TSC Weekender: Telcos Get Cozy, Webvan Stalls and Radio Tunes In

Also, Pulse asks 'What happened to all the banks?' -- and Idiot Box gets with the program (trading, that is).
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Can you say "consolidation"? We hope so, otherwise you may have been left in the dust this week on the Street. Sprint finally gave (well, sold actually) its hand in merger-marriage to MCI WorldCom, winning a place in the business deal record books. And the airwaves made waves too, as Clear Channel snapped up AMFM -- thus becoming the ruler of the radio industry. Read all about these deals (and Webvan's woes) below. Also, be sure not to miss our Easy Money feature this weekend on the posh Nethead event in Europe -- TSC was there with bells on. And Gary Schreier, producer of "TheStreet.com" on the Fox News Channel, gives a brass-tacks account of putting the show together in The Cutting Room. Check it out!

Now That's a Phone!

The deal was

so

big, you could've heard a pin drop -- or

something like that.

MCI WorldCom

(WCOM)

agreed to acquire

Sprint

(FON)

for $115 billion in stock this week. If the deal goes through, it will be the largest merger in business history, but many investors

fret that cranky regulators -- they're

always

spoiling the fun! -- could delay the deal.

The acquisition may be expensive for MCI WorldCom, but, if successful, will secure a

much-sought prize: a serious wireless business. The merged

WorldCom

would be able to challenge

AT&T

(T) - Get Report

and the not-so-Baby-sized Bells. Those

hurt by the deal may include network suppliers

Ciena

(CIEN) - Get Report

,

Alcatel

(ALA)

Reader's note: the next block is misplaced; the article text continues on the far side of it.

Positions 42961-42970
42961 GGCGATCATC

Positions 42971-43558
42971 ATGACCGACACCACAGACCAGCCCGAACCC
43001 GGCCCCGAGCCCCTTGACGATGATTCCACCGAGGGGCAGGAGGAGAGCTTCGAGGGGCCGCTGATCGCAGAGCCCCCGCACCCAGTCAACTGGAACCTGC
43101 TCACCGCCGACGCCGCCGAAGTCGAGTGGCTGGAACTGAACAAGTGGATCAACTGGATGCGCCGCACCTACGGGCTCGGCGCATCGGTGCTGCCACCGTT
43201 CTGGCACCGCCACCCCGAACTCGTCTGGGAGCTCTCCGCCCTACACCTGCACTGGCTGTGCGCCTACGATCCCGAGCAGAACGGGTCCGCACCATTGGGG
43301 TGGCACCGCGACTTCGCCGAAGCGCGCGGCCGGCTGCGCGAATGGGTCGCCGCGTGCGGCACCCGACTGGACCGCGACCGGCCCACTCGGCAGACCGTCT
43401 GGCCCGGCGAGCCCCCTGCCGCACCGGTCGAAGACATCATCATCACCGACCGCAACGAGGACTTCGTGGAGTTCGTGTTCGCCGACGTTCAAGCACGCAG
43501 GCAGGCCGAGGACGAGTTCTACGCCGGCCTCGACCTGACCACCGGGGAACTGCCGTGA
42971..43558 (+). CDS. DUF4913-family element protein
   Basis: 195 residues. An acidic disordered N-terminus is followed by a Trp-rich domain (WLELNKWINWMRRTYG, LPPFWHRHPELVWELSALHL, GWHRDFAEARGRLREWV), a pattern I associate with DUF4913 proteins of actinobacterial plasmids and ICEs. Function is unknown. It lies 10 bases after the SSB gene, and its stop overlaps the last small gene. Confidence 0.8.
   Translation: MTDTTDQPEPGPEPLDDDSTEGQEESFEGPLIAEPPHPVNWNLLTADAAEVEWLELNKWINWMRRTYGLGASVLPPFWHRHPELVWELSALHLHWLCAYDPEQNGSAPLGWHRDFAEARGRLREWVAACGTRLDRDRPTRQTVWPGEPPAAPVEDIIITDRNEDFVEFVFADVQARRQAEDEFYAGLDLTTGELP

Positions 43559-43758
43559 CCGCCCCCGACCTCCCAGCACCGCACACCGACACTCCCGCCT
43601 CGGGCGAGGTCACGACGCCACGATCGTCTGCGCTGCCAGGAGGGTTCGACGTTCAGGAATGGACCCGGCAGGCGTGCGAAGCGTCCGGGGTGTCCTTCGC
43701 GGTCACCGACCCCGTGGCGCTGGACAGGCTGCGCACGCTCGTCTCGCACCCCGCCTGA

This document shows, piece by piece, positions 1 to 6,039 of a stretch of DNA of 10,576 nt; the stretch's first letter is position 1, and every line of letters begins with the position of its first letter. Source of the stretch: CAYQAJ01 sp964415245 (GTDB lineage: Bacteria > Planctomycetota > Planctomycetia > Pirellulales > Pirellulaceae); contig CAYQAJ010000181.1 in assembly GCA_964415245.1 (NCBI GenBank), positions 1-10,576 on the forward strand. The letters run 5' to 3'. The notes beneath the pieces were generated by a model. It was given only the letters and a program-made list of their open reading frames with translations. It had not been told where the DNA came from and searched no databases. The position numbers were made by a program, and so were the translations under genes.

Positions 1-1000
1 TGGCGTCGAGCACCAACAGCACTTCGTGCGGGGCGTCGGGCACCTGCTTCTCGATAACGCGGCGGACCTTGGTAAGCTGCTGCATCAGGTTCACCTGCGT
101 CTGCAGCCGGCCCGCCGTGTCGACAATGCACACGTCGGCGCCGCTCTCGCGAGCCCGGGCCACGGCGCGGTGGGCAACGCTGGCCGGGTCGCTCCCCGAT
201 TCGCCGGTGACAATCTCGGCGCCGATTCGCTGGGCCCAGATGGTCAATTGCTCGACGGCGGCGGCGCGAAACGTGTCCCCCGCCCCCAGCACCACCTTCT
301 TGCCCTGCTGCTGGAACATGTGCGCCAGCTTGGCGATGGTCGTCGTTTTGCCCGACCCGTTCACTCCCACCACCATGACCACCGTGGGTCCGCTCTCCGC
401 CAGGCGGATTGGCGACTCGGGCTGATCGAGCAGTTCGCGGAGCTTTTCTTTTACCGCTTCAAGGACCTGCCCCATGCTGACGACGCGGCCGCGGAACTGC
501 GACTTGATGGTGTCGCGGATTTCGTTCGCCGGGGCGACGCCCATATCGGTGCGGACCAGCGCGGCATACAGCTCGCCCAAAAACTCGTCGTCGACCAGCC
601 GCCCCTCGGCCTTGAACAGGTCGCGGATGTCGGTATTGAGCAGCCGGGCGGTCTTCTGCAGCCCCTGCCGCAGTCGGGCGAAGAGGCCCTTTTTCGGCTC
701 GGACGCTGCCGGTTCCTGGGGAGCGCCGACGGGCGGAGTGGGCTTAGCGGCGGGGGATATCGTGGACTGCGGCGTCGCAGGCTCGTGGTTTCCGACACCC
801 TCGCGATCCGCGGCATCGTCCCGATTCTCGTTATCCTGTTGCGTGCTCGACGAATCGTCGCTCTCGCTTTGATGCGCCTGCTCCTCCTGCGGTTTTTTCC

and

NEC

(NIPNY)

; as the long-distance monsters combine, redundancies in equipment may slow their purchasing from suppliers.

Of course while all the money folk were worrying about these

details

, consumers were fussing about their phone rates.

JJC

opined that the deal may actually signal an end to the brutal price war that's been afflicting long-distance providers lately.

Hey, wait a second -- what about that 2-cents-a-minute worldwide rate we've all been waiting for?

WebCanned

Ever wish you could somehow snatch something you've said aloud back into the safe confines of your mind? The good folks at

Webvan

can probably relate.

Late Wednesday, Webvan postponed its highly anticipated IPO after the

Securities and Exchange Commission

apparently took issue with some things Webvan said during their pre-IPO roadshow. (And we're don't mean something like, "I think you're selfish.")

Webvan: Join the discussion on

TSC

Message Boards.

As part of its roadshow, Webvan disclosed things that weren't in its prospectus, which is a no-no and was

pointed out by

TSC's

Adam Lashinsky

. Add to that the fact that executives didn't exactly hide from the

press during the company's quiet period (which is kind of like quiet time in

kindergarten but happens before and right after a company's IPO).

And of course the Webvan IPO was expected to be huge, even in Internet IPO terms, so any delay was big news.

Now, there's all sorts of

talk about whether the SEC will change its quiet-period requirements. Lashinsky even has his own

ideas about this.

But of course, that would mean the SEC would have to take the lead, and government employees most often lead only when it comes to things like trying to beat the traffic home.

Radio's Revenge

So much for

video killing the radio star.

Clear Channel

(CCU) - Get Report

on Monday agreed to acquire

AMFM

(AFM)

for $16.58 billion in stock. The deal will make Clear Channel the biggest radio company by revenue given that it's No. 3 now and AMFM is No. 1,

The Wall Street Journal

reported. (

Infinity Broadcasting

(INF) - Get Report

is No. 2. But hey, Infinity still has

Howard Stern

and

Don Imus

.)

As a result of the deal, Clear Channel also will have a presence in 90 of the country's 100 biggest markets. So much for diversity.

The transaction is just the latest in the massive consolidation that has taken place in the radio industry since the

Federal Communications Commission

in 1996 eased ownership rules. The idea is that by owning a lot of stations, radio companies can sell advertisers on packages covering the demographic spectrum while cutting back-office expenses.

Meanwhile, the deal might as well have been put on the air before it happened. The stocks and options

went bonkers ahead of the announcement.

U.S. News Editor Erle Norton contributed to this article.